Design & Decor - Design Ideas

How to ensure your home and the landscaping that surrounds it are perfectly in tune with each other

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Victorian

Origins: Whenever a new king or queen ascends England’s throne, it usually means more than a new face on the banknotes. It’s also an excuse for architects to dust off the drafting tables. During Queen Victoria’s long reign, the Industrial Revolution was in full swing. The motto seemed to be “Let no surface go unadorned,” which carried through to landscaping styles as well.

Characteristics: Victorians loved detail and ornamentation; the fussier the house façade, the better. Excess was a sign of progress: Why have one turret when you could have two? Patterns, rich colour, exotic materials and an abundance of fancy trim around porches, windows and rooflines were revered.

Design: The first automatic lawn mower was developed around 1830, making lawns a focal point. “Suddenly everyone from maid to minister could have their own miniature green sward with minimal labor, and lawns sprang up everywhere as the ultimate status symbol of the Victorian garden,” writes Weishan. A typical urban Victorian back garden consisted of a central lawn surrounded by flower borders, with a rockery at the back and two oval island beds in diagonal corners, all surrounded by a brick wall. An intricately designed carpet bed in the front garden displayed the latest hybrid annuals, bulbs and tender perennials. (These precise patterns of flowers were called carpet beds because their patterns resembled the ornate carpets in the Victorians’ parlours.) A less labour-intensive substitute is a ribbon bed of tightly planted annuals, which was also popular at the time. Victorians liked their flower colours strong and contrasting.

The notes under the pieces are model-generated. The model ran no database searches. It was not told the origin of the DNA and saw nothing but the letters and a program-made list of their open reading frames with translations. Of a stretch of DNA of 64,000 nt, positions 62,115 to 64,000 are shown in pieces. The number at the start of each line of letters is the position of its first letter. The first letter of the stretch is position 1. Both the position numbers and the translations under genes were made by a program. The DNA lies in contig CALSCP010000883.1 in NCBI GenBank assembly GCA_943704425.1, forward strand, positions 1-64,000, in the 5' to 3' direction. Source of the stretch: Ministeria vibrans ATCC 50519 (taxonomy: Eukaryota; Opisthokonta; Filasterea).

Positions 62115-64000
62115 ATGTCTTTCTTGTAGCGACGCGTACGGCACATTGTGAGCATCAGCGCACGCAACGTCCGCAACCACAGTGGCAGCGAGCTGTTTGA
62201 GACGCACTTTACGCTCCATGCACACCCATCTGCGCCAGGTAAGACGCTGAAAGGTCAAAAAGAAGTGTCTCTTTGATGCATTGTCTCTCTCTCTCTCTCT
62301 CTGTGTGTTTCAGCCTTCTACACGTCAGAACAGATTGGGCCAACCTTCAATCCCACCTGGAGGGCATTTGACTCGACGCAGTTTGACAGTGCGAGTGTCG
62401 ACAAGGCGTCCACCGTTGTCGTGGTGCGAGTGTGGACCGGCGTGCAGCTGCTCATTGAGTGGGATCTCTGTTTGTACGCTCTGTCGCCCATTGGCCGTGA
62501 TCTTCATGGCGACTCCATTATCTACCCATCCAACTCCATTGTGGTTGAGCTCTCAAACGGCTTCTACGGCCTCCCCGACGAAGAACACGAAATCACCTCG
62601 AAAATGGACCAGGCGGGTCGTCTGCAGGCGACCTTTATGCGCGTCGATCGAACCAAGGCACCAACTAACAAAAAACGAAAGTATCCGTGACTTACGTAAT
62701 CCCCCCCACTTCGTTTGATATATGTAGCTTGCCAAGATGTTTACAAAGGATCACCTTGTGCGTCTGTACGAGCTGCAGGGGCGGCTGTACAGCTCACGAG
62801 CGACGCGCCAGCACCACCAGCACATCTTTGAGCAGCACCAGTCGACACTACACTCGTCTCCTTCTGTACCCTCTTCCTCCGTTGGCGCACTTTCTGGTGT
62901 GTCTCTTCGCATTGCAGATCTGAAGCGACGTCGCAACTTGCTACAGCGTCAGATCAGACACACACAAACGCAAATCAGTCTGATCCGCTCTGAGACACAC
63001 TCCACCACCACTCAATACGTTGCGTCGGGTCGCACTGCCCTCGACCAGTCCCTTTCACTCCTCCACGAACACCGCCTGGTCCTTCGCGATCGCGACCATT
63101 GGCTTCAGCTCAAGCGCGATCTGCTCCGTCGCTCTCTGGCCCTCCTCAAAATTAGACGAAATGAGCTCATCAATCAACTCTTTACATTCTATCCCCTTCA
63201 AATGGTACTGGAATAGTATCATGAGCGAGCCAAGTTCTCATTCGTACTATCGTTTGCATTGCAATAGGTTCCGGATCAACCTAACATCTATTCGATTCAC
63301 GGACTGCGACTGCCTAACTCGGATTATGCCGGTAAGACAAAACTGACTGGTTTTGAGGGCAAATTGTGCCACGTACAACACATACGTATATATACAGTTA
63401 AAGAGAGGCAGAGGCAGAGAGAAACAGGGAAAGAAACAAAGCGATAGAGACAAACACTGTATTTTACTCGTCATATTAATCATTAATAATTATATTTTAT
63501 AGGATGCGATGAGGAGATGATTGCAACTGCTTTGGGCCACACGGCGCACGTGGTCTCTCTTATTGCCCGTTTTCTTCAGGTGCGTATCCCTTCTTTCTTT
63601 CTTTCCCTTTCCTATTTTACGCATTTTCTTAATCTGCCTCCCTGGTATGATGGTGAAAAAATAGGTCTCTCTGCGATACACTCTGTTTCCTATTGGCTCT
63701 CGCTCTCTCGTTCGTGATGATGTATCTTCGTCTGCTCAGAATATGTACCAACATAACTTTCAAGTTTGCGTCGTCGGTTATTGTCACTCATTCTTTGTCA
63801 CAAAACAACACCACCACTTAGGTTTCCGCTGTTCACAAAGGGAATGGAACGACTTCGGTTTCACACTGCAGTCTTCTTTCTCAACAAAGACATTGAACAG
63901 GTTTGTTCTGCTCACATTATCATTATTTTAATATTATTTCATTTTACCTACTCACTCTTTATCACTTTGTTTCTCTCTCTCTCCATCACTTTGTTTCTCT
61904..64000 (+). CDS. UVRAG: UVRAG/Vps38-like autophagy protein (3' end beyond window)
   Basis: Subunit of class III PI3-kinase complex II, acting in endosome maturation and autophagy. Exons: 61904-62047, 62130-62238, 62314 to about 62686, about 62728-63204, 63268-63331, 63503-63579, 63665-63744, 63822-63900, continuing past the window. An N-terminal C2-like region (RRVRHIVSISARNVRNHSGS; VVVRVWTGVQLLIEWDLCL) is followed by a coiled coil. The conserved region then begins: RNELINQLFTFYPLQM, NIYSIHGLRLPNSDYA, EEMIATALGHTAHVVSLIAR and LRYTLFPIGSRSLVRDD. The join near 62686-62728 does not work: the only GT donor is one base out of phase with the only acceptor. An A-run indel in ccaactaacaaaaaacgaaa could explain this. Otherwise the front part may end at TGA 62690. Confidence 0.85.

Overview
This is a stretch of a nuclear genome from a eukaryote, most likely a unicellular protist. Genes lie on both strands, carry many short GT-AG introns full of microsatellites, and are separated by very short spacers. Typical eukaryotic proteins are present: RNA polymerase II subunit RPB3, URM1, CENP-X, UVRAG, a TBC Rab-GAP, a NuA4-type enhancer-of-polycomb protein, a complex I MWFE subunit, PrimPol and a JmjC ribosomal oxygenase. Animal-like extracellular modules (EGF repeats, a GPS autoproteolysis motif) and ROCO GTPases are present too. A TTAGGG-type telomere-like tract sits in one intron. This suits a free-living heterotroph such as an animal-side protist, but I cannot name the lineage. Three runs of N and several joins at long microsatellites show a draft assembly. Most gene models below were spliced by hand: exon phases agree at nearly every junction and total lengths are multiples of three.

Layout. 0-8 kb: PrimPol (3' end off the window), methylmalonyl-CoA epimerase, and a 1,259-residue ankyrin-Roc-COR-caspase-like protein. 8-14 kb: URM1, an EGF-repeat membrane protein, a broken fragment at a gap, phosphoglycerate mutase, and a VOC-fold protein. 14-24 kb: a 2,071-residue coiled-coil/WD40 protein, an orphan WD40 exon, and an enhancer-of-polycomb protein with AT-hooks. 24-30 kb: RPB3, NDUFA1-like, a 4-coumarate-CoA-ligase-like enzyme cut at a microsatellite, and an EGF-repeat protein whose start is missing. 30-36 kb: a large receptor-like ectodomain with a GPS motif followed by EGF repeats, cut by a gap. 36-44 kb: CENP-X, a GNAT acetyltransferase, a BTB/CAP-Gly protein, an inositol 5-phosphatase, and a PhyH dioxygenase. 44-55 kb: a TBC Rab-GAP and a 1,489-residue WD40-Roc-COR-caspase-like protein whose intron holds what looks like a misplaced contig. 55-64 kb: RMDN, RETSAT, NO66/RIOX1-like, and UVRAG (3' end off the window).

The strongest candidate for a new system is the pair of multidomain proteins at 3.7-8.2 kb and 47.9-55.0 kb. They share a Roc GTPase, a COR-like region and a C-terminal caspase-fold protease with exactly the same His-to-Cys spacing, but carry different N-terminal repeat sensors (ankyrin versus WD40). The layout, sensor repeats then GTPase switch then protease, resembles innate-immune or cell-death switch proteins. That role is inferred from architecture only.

Surface materials: Clay bricks set on an angle, in a diamond pattern or something equally ornate are appropriate for a front walkway or terrace. Gravel or pea gravel would not be out of place for more utilitarian areas.

Structures: Broad steps and spacious front porches gave hoop-skirted women room to manoeuvre; today, they offer plenty of room for a cluster of containers filled with bright annuals. Vertical structures for climbers, such as iron pillars, chains and arches, were also popular. Fences were made from intricate cast or wrought iron with curlicues and embellishments that echoed the fancy trimmings on the house.

Finishing touches: A gazing globe on a pedestal with concentric circles of contrasting annuals planted at its base would do Queen Victoria proud. Edge flower beds with clay tiles or low iron fences.

Plants: Those with a weeping or cascading habit and foliage that was an unusual colour or variegated were highly prized. Victorians were especially taken with coleus and fuchsias, and most homes, regardless of size, had a rose garden.

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